Williams Family from Evansville, Indiana


The 91st Indiana Regiment was recruited from the First Congressional District during the month of August 1862. They were all volunteers. The response by southern Indiana men to the call made by statesmen and military men that summer was outstanding. This seemed especially true in Posey County where over 200 volunteers responded (one source said 120 but was incomplete). This allowed the 91st to have Battalion status which was very unusual. Some other Congressional Districts (like the 92nd) could not muster enough to form a small regiment. The Union armies were all composed of regiments raised by the states. The volunteers signed up for 3 years. The Federal government set a quota for each state that, in turn, set quotas for each congressional district. If quotas were reached there would be no draft. This led to the bounty system. In some areas as much as one thousand dollars.

Essentially all the men from Company A were from Posey County and about half of those from the small area of West Franklin. West Franklin was the family homeland since Elkanah Williams helped pioneer that area of the country about 1810 and filed papers in 1814. At that time there were still hostile Indians. West Franklin was a port of call for steamboats on the Ohio River for farm products and wood to fuel the boat’s engines. It is in Marrs Township of Posey County. Farmers clearing land had much wood to sell. A large steam driven mill, called the Blackhawk Mill and later the Deigs Mill, sawed the logs to useful size and shape. Pvt. William Williams is buried in the Dixon Cemetery in West Franklin. There are several of his companions from the 91st Indiana Regiment there with him along with his son Andrew and other relatives.

The officers of the 91st were naturally from a wider area since there were 7 companies. A regiment is supposed to have 10 companies but some, including Company A, were fairly large. The commanding officer was Colonel John Mehringer from Jasper Indiana just 20 miles north of Boonville- definitely a southern Indiana Hoosier. He was born in Bavaria, which is somewhere in the general area between the Bollingers and the Barths who married into the Williams family in the 19th century. The Colonel was about 36 years old and a carpenter, sheriff and auditor before the war. His second in command was Major Charles Butterfield of Evansville who was promoted to Lt. Colonel followed by Major James M. Carson from West Franklin. Pictures of both are shown on the internet and 8x10 reproductions are available for $20 at a Craig Dunn site. Both have dark hair and full beard.

Major Carson was well known and respected by the Company A men including Pvt. Williams. He was from their township and the one who made the speeches in Mt. Vernon. Another politician and military man was Gen. Hovey of Posey County. A town on the Ohio downstream of West Franklin is named for him. The speeches and the war news got the Posey County men to volunteering more than most any other area by proportion. They probably appealed to them by describing Confederate General Bragg’s forays into Kentucky and the many successes of the rebels in actions in the west and in the east. And telling them how many Americans were thinking the war wasn’t worth it, so if the south just held on another year they would likely get help from the British and French who needed the cotton. And how they should support the new president. Lincoln had only been in office for 6 months and he wouldn’t stand a chance of being reelected if the war was turned around. Holding the line would not be good enough. And everyone knew Lincoln had lived in the same area as many men of the 91st. Lincoln’s boyhood years were spent in Spencer County just 18 miles from where Company C was mustered. And later Lincoln lived in Illinois just 40 miles from Terra Haute Indiana. Before they could only relate to the farmer- president Andrew Jackson. Now Lincoln was a farmer- neighbor. There might never be another president who was like them and from their neck of the woods. He sure needed their help.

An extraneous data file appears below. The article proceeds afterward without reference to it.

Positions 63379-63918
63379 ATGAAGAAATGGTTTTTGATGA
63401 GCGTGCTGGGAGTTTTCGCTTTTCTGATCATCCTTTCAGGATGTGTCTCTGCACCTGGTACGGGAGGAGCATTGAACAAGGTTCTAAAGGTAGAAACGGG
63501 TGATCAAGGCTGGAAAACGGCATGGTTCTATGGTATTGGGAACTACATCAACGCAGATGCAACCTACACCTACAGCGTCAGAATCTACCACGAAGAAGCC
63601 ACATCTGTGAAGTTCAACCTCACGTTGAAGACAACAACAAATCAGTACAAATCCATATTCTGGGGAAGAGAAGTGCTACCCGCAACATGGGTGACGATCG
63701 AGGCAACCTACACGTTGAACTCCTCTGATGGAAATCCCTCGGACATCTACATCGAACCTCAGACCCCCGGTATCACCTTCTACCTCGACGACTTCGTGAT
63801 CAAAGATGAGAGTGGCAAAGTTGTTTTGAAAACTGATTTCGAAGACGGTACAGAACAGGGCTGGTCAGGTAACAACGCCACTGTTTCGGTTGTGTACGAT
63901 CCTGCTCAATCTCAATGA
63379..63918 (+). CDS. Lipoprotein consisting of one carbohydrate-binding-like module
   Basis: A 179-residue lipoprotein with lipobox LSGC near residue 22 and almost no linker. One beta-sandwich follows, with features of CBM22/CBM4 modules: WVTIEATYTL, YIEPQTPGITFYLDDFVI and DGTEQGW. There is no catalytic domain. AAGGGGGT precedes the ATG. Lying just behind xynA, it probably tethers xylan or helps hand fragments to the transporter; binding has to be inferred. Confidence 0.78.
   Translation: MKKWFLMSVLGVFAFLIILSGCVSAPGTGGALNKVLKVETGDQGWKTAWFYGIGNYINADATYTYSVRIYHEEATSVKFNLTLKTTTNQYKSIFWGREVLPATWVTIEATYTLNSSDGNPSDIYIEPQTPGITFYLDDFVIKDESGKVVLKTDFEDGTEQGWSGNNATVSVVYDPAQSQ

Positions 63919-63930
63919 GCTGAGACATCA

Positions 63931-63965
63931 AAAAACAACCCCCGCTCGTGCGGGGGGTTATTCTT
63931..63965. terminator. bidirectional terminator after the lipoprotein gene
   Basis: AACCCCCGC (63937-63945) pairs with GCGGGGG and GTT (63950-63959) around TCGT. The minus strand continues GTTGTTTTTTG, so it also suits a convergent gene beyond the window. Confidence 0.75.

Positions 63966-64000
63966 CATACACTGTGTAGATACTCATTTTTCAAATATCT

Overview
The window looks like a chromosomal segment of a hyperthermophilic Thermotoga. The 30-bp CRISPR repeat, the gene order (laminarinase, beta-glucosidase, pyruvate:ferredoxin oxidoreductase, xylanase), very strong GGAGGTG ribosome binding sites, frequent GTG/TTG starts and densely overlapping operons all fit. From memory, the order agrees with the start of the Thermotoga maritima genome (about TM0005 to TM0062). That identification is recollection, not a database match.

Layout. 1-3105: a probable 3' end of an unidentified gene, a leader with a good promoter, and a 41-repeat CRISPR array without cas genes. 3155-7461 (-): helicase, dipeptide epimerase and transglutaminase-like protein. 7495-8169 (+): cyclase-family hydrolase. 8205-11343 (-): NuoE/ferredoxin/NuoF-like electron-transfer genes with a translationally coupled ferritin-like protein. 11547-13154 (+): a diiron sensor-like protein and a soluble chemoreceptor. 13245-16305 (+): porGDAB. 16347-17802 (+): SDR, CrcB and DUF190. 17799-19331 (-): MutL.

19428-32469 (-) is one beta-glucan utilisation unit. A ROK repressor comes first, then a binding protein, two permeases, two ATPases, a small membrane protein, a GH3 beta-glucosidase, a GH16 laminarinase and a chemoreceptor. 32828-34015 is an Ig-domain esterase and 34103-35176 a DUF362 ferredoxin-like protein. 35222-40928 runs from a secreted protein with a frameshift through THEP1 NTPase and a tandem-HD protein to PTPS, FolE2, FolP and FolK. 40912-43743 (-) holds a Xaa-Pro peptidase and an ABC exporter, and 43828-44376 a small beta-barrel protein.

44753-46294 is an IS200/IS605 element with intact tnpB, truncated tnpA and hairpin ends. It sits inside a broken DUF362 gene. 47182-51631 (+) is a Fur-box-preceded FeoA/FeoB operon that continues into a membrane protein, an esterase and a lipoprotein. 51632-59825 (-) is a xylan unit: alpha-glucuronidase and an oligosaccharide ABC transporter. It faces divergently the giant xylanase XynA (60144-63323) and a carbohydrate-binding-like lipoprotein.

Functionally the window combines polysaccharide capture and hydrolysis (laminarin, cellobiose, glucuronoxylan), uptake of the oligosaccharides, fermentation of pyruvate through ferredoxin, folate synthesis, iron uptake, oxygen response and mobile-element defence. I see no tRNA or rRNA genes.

Could these farmers from Posey County shoot? Were they able to live in the woods under trying conditions? Were they tough? Compared to the men from the cities, the answer is "you bet." Could they make a difference? Maybe. The surgeons for the 91st were Robert Robson and Elisha Mitchell from New Harmony. Possibly one of them later saved Pvt. Williams arm. But we are getting ahead of the story. One of the Captains in Company A was John Corbin from New Harmony. Just before the Civil War he lived in Sacramento California (where Walter Williams now lives) but returned to Posey County when it was clear there would be a war. He lived in Sacramento from 1854 to 1858. There were other Williamses in the 91st. One of the captains in Company D was Benjamin Williams from Owensville Indiana who stayed healthy and in the 91st the rest of the war. A Private George W. Williams of Company C was from Washington Indiana and also survived the war. They both might have been related to Pvt. William Williams. Companies D through G in the 91st might have had relatives we don’t now about yet.

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Copyright © 2001 Williams Family from Evansville, Indiana